Marbury vs. Madison was a critical Supreme Court ruling in 1803 that established the notion of "judicial review" in the US by, for the first time ever, declaring an act of Congress to be unconstitutional. Chief Justice John Marshall, writing an opinion for the majority, essentially forced the Republican Jefferson administration to follow the letter of the law and officially commission Federalist judge William Marbury, who prior president John Adams had appointed to a judgeship before leaving office.
In this way, the principle of judicial review—in other words, a court's ability to strike down, modify, change, or legitimize laws created by Congress when evaluated according to a preexisting doctrine (like the US Constitution)—became a radical leap in power for the judicial branch, solidifying its status as a co-equal branch of government and as the ultimate arbiter of constitutional law.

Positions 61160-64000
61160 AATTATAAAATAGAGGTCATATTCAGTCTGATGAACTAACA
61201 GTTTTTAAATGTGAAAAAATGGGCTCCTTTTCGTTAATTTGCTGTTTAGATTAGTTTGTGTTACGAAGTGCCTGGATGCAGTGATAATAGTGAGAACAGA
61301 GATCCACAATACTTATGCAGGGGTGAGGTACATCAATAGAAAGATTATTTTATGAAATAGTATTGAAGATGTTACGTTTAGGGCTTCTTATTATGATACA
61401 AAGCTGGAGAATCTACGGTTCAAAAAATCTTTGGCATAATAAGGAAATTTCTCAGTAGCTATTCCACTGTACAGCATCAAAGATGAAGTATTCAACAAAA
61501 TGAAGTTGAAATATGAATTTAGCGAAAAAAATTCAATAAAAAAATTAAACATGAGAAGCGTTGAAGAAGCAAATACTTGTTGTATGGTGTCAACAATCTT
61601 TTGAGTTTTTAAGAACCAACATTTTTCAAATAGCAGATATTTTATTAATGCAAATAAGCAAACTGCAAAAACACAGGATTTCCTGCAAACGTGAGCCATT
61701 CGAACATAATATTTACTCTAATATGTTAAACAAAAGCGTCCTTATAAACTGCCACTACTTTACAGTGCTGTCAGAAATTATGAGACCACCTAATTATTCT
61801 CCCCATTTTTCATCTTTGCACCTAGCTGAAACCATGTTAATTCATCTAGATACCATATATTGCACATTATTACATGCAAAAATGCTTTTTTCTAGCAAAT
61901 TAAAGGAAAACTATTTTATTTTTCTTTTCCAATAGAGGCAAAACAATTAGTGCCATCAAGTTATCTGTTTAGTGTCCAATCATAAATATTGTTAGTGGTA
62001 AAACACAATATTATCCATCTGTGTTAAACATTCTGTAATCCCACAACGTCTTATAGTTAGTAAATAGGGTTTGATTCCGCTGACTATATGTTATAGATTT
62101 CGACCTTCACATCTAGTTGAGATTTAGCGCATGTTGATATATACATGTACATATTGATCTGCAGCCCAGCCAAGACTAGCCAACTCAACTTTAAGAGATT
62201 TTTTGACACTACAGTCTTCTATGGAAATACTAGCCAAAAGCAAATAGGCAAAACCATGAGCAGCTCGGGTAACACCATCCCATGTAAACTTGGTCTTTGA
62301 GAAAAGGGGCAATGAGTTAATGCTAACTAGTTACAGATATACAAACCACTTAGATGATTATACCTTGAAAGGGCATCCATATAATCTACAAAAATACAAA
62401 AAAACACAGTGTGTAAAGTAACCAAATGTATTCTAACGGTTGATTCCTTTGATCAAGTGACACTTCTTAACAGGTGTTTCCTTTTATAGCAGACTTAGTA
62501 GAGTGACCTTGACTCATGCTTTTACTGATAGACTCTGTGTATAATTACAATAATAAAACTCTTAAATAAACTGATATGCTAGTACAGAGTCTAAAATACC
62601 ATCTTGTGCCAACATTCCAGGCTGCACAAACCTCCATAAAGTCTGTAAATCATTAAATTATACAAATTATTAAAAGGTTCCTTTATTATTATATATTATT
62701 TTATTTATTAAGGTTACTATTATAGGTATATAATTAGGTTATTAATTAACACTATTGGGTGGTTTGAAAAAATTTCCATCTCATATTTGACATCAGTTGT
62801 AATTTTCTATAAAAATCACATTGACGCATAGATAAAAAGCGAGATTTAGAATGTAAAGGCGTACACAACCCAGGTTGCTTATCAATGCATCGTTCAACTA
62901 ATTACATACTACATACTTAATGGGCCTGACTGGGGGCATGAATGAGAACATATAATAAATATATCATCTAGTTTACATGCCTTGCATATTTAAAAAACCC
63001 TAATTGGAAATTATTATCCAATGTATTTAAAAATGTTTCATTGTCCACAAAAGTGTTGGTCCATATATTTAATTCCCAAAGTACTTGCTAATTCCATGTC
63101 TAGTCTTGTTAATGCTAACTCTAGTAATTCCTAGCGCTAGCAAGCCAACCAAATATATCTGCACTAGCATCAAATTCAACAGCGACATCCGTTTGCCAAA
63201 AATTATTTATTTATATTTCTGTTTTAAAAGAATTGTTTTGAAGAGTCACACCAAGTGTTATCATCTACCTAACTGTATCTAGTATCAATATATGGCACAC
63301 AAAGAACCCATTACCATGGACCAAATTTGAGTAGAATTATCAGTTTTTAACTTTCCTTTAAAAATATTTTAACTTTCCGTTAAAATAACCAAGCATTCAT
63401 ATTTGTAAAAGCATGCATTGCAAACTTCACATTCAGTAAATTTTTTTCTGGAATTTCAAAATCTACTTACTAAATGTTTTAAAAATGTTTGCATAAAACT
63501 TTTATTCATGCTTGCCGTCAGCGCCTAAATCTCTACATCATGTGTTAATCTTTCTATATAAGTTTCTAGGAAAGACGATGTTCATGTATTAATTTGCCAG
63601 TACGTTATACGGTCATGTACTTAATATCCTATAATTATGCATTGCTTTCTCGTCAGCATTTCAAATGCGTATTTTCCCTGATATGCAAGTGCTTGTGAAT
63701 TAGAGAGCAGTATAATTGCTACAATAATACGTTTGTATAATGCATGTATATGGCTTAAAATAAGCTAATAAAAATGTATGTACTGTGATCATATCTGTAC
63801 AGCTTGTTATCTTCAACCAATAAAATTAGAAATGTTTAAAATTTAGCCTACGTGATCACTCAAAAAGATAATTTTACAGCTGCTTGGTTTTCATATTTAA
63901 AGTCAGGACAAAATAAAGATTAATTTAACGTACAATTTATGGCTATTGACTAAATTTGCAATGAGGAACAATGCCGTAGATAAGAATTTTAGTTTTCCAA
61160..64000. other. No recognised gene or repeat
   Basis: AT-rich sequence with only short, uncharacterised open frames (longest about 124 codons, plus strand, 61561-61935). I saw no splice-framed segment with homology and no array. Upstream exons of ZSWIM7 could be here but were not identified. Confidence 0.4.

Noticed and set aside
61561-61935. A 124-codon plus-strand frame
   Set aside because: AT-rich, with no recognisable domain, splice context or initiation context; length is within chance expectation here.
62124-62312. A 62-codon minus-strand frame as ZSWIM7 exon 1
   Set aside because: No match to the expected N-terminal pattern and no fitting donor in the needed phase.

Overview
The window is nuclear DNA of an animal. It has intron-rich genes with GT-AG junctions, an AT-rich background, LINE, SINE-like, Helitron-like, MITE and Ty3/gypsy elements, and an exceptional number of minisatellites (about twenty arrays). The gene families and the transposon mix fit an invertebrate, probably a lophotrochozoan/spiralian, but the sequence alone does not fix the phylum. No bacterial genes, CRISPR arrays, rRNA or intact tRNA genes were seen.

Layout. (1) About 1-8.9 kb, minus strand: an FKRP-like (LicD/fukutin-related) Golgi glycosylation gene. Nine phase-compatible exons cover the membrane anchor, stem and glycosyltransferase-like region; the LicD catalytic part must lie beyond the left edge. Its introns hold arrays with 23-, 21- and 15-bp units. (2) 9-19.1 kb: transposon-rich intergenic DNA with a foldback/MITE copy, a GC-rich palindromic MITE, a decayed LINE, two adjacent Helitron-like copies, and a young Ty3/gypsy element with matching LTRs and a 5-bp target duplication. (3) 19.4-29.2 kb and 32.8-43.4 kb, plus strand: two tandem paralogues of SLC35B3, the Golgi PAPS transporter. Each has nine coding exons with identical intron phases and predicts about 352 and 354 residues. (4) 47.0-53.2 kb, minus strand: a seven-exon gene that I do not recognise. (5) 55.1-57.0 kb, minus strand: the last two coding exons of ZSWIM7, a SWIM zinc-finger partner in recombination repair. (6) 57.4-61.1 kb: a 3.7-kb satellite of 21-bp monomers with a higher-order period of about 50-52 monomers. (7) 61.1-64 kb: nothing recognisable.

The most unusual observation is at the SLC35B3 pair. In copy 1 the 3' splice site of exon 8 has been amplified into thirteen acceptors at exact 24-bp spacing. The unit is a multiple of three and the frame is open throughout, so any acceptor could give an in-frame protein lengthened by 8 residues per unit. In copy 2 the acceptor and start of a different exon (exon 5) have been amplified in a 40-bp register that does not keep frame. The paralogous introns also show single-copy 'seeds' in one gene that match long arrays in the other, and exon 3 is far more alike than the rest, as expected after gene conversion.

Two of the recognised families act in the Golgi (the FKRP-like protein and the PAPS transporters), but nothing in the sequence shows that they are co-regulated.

However, such a decision did not end the debate over the judiciary's authority. In fact, it has...
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